Project Five – Research Point: Pets and other animals

1. Contant Nieuwenhujis (1920 – 2005)

Constant, not really a contemporary artist, is mostly known as one of the member of the avant-garde group COBRA where artists from Denmark, Belgium and Netherlands came together in the years 1948-1951 to work together on the theme of spontaneity and experimentation, with some inspiration coming from children drawings. Still today there are related activities going back to the initial ideas (see:  I like Constant’s works of a spontaneous  and free expressive articulation. The drawn animals seem like children drawings. With loose scribbling marks, some simplified and some exaggerated parts, color used as additional variety for line markings. The images are rather flat, no perspective and depth and with an empty surrounding space.


Constant (1920-2005) ‘ZT/Dieren (animals)’, 1949. Ink, pencil and crayon on paper (45 x 58 cm).


Constant (1920 – 2005)‘ZT/Vogel met wielen (Birds with wheels)’, 1948. Crayon and pencil on paper (63.4 x 44.8 cm).


2. Henry Moore (1896 – 1986)

Henry Moore is mostly known for his large sculptures, many of them quite abstract in perception. However, Moore was a humanist and the vitality and beauty played an important role in his works. He was a skilled draftsman and during WWII he was commissioned as a war artist with moving images of sleepers in a shelter in the underground. In his later years (1974) he made many drawing of the sheeps on the field at his home. Although these drawings seem to be quite ordinary at first glance, they show a quite unique drawing technique when looking closer. With scribbled marks done with a ball-point pen (for the sheep as well for the surrounding space in ‘Family‘),  from loose to very dense marks, he depicts not only the shape and the stance of the sheep, but also a monumental atmosphere of nobility and the beauty of the sheep (see ‘Head‘).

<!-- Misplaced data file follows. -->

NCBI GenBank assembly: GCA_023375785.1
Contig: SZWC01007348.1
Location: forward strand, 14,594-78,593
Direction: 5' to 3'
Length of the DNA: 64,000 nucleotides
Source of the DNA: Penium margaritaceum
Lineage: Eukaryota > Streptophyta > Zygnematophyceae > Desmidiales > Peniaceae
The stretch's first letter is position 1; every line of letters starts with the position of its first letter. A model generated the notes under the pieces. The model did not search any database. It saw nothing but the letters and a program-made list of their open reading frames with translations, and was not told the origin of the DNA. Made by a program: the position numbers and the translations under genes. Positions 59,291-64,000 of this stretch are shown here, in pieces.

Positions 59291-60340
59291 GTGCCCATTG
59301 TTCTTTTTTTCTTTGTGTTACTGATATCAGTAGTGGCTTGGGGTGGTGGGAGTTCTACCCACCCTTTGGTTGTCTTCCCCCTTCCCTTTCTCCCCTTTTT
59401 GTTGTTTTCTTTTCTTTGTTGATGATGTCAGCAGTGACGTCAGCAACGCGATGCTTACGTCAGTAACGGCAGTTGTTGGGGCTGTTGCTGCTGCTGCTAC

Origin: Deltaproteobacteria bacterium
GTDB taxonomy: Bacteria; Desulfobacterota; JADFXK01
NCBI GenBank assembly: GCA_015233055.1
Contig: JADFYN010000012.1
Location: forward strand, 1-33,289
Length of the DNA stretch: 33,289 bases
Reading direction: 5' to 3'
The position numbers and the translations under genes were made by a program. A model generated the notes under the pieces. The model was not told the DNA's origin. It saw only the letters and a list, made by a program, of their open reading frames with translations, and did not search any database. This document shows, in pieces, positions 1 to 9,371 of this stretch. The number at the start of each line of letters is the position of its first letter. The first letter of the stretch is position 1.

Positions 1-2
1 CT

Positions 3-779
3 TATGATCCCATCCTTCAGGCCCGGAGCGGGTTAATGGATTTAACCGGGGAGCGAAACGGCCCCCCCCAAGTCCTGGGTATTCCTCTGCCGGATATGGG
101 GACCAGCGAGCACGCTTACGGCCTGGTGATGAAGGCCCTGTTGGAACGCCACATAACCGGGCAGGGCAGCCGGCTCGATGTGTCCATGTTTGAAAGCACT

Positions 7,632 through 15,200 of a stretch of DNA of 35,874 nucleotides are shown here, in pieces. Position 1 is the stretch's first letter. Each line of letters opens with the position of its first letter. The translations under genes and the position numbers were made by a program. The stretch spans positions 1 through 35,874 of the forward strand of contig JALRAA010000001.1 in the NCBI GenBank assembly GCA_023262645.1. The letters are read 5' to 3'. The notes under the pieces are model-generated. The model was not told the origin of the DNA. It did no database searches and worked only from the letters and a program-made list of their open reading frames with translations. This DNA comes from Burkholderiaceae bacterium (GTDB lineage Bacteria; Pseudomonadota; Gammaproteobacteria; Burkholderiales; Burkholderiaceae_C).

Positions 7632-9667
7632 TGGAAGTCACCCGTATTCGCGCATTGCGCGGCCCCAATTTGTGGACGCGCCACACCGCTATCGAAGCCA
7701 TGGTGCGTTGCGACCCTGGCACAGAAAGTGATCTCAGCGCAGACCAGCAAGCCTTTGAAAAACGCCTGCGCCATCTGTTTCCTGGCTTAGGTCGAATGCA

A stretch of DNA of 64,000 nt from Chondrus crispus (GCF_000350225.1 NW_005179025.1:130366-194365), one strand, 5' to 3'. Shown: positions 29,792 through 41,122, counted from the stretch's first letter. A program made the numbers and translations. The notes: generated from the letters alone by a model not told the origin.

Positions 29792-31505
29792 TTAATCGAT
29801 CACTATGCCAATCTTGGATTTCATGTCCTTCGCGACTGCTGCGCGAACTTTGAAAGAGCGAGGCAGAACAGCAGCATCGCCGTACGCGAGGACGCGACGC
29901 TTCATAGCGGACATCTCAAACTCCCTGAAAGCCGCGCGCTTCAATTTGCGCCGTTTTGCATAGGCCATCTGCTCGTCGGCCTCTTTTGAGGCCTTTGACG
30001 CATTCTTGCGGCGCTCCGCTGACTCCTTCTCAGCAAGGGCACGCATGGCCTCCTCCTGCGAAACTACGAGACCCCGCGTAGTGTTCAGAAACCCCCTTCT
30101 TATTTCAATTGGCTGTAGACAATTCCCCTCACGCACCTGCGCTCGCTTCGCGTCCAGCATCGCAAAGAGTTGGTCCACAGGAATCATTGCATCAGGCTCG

The two drawings show to me the difference between on the one hand an empty surrounding space (‘Head‘) that supports the focus on the personality of the sheep. On the other hand a merging effect with criss crossed marks of the sheep with the background (‘Family‘). Here the drawing techniques supports the enclosure and warmness of the sheep family. The background is made denser in the centre of the image to keep there the eye focus.


Henry Moore (1896 – 1986) ‘Head’, 1974. Intaglio print on paper (189 x 255 mm).

HENRY MOORE_Family_1974

Henry Moore (1896-1986)  ‘Family’, 1974. Intaglio print on paper (210 x 251 mm).


3) Peter Coker (1926 – 2004)

Peter Cooker was a London born realist painter and a member of the so called ‘Kitchen Sink School’, a group working together in the mid-1950s and fighting against the élitism of abstract art and more in favour of a figurative social realism depicting the labour of the working class of that time. A theme that in the 19th century also Jean-Francois Millet and in the following Vincent van Gogh embraced. Coker went further with his realism and showed some abstract values in his works. In the 1950s he worked often on the butcher’s site close to his home in Leytonstone.  In those butcher theme works, Coker is conveying through some bold contrast of darkness and an empty surrounding space quite a stylistic appeal. His work ‘Hanging hare‘ consists just of a simple outline drawing with dense hatched marks. It seems that with that the hare becomes a metaphor for the relationship of humans and animals as feed. His work ‘Sheep head on newspaper‘, done in bold charcoal strokes with some tonal differentation, provides a kind of message to otherwise ordinary objects.


Peter Coker ‘Man Carrying Pig’, 1955. Oil paint on board (1829 x 838 mm).


Peter Coker (1926 – 2004) ‘Sheep’s Head on Newspaper’, 1955. Crayon and ink on paper (416 x 552 mm).